1 min read


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4 Moves Every Cyclist Needs

Whether it be on the road, dirt, snow or track, we demand a lot from our bikes, but how do we demand more from our bodies? These cyclist exercises will help you ride faster, longer, and more comfortable on any bike for those epic days in the saddle.

1. Aero Tuck ||
10 reps
Step 1: Start with feet hip width apart.

Step 2: Squat down. Bend your trunk forwards, bring your arms away from your sides. Reach back behind you while straightening your elbows and rotating your thumbs down and back.

Step 3: Stand up and bring your elbows in front of your face while reaching upwards with palms facing you. Look up.

2. Neck Opener
15 reps
Step 1: With the shoulders over wrists, hips over knees, gently push the chest away from the floor. Focus your sights on a target on the floor between your hands. Dip your chin down towards the floor, moving only your neck. Hold for 3 seconds.

Step 2: Reverse the movement by tucking in your chin fully. Hold for 3 seconds.

cyclist moves

3. Shoulder + Backline Opener
10 reps
Step 1: Start in a push up position with shoulders over wrists and legs fully extended. Drop your chest down towards the ground, squeeze your shoulder blades together. Elbows stay straight. Hold for 5 seconds.

Step 2: Push your chest away from the ground, round your shoulders forwards. Elbows stay straight. Hold for 5 seconds.

Step 3: Keeping knees relatively straight, hinge through the hips and form an inverted V shape, finishing with your eyes looking past your feet. Drop back to start position.

moves for cyclists

5. Diver
10 reps
Step 1: Stand with toes pointed forwards. Drive left knee up while keeping knee bent. Drive right arm forwards left arm back with elbows at 90 degrees.

Step 2: Keep your left foot off the ground as you extend your left leg backwards. Lean your trunk forwards. Drive your left arm forwards with palm facing up and right arm back with thumb rotating down and back.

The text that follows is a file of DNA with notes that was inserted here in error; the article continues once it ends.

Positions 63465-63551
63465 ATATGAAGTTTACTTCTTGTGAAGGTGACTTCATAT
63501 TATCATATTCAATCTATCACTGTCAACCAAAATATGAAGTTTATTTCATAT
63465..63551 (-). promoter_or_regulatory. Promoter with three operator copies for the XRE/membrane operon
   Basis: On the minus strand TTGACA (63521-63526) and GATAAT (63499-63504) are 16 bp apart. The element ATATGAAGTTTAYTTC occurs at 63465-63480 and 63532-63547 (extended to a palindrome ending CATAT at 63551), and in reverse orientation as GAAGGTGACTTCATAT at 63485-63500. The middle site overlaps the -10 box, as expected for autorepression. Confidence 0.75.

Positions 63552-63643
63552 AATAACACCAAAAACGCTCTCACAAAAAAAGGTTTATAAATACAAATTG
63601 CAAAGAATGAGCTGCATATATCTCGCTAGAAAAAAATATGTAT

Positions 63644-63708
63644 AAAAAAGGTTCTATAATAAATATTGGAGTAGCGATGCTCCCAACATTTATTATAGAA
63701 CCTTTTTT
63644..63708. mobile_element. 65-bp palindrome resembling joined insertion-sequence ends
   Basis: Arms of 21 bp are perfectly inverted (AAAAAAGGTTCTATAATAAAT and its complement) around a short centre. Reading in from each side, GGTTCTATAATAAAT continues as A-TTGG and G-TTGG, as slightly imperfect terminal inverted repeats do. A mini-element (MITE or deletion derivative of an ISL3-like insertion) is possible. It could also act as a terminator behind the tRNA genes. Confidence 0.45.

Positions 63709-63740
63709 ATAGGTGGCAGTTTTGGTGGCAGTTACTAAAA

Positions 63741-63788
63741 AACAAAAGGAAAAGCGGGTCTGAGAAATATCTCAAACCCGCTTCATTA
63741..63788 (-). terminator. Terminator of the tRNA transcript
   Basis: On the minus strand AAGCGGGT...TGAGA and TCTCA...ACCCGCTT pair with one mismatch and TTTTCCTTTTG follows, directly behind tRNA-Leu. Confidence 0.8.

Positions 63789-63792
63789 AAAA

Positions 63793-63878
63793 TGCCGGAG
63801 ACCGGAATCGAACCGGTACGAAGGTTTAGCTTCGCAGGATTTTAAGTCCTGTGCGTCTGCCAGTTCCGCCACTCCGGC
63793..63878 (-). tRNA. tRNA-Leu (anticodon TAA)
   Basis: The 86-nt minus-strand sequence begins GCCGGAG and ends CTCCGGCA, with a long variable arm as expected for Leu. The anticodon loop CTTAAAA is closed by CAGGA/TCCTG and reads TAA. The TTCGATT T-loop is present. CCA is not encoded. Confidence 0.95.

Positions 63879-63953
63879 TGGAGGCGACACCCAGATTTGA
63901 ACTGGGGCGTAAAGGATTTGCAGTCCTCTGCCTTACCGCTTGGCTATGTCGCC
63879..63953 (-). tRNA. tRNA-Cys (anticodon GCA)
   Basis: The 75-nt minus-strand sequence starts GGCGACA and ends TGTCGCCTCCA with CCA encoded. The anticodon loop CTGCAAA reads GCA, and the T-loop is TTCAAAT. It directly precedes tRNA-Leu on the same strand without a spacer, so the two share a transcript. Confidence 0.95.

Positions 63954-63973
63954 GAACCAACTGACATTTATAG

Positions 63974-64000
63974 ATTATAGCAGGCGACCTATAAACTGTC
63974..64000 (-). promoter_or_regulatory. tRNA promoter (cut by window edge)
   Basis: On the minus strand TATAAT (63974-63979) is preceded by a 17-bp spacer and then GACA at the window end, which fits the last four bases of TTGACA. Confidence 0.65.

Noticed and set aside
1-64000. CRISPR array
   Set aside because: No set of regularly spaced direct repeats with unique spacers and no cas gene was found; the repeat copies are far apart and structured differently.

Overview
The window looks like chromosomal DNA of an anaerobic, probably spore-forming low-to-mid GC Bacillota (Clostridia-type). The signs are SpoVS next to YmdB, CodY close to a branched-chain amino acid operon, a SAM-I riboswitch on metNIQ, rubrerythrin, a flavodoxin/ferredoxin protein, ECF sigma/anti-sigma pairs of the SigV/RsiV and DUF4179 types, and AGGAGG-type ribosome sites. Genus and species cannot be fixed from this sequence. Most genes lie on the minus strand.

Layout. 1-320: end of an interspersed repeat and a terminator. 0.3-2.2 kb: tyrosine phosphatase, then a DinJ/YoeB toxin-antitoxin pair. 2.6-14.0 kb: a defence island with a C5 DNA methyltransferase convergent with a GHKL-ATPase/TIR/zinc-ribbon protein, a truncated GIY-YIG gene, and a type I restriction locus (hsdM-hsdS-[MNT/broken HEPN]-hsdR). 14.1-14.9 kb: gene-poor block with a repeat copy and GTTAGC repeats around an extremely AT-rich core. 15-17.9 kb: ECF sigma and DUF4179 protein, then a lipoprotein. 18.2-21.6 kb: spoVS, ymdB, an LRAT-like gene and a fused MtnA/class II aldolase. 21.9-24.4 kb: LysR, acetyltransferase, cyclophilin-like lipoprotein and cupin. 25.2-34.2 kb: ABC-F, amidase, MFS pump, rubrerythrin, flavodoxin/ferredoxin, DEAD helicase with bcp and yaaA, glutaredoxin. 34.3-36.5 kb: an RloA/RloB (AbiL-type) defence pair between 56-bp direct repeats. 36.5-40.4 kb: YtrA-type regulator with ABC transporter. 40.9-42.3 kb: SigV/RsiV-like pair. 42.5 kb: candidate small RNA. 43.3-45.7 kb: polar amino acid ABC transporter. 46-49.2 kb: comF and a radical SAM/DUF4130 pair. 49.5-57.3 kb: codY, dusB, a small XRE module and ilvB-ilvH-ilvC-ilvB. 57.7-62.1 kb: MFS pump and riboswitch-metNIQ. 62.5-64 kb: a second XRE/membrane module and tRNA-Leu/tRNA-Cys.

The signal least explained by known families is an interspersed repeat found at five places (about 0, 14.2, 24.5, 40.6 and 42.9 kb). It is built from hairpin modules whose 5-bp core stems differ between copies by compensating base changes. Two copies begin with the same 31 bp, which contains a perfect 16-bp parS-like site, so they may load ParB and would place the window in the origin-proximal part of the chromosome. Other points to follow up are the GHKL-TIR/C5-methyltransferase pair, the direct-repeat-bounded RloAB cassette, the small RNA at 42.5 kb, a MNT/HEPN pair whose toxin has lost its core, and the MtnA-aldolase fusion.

cyclist rehab

Want to take your cycling to the next level?
Join us for a session! Our expert physical therapists and chiropractors will optimize your movements, reduce pain and increase your longevity. They’ll create an individual plan that will include cyclist exercises like these!

Find your nearest clinic

2 min read


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5 Exercises For Moms

Written by Dr Natalie Lopez and Jasmine Choi

‘Strong like a mother’ really is true when you take into account all the changes a mother goes through during pregnancy and all they do while healing in that early postpartum period.

These 5 exercises for moms are to help you or a mother in your life reconnect with their body after having a child. They will help to retrain core and back muscles after childbirth; whether that was recently or years ago.

It is never too late to help retrain these muscles and get them to help you rather than hinder you from doing what you love!

1. Inner Core Breath
3 sets of 10 breaths
Start by laying on the ground with your knees bent and feet flat on the floor. As you inhale, relax your pelvic floor (imaging dropping a marble from your pelvic floor, or passing gas sensation), while allowing your belly to fill with air. Follow with an exhale as you engage your pelvic floor (lifting a marble with your pelvic floor, or stopping the flow of urine). Make sure to fully relax your pelvic floor in between reps.

mom breathework

2. Core Heel Taps
3 sets of 10 taps/side
Lie on the ground with your back flattened against the ground, no arch between your low back and mat. Start with both of your knees bent, with your feet hovering in a tabletop position. Slowly alternate tapping your feet to the ground, lowering each foot with control. Exhale and engage your core as you lower your foot, and inhale to bring it back up to tabletop.

mom exercises

3. Banded Rows
3 sets of 10 reps
Secure a resistance band to a sturdy object in front of you. Pull the band back with both hands, elbows driving back behind you. Lead the motion by squeezing your shoulder blades down and back. Hold at end range for 5 seconds. Keep your shoulders away from your ears.

exercises for mom

4. Modified Childs Pose with Upper Back Rotation
2 sets of 10 reps per side
Begin in a tabletop position with your hands below your shoulders and your knees under your hips. Spread your knees out to the side of your mat while keeping your feet close together. Move your hips back until your belly is touching your thighs and your forearms are resting on the ground. From here, put one hand behind your head (while the other remains on the ground) and rotate your mid-back, and neck upwards. Return to centre and repeat on the other side.

5. Kneeling Squat With Band Pull-a-parts
3 sets of 10 reps
Start by holding a theraband with your arms out in front of you, in a kneeling position. Exhale (lifting and engaging your pelvic floor) as you rise up into a high kneeling position while pulling the band apart into a ‘T’ position. Inhale (relaxing your pelvic floor) as you return to the starting position.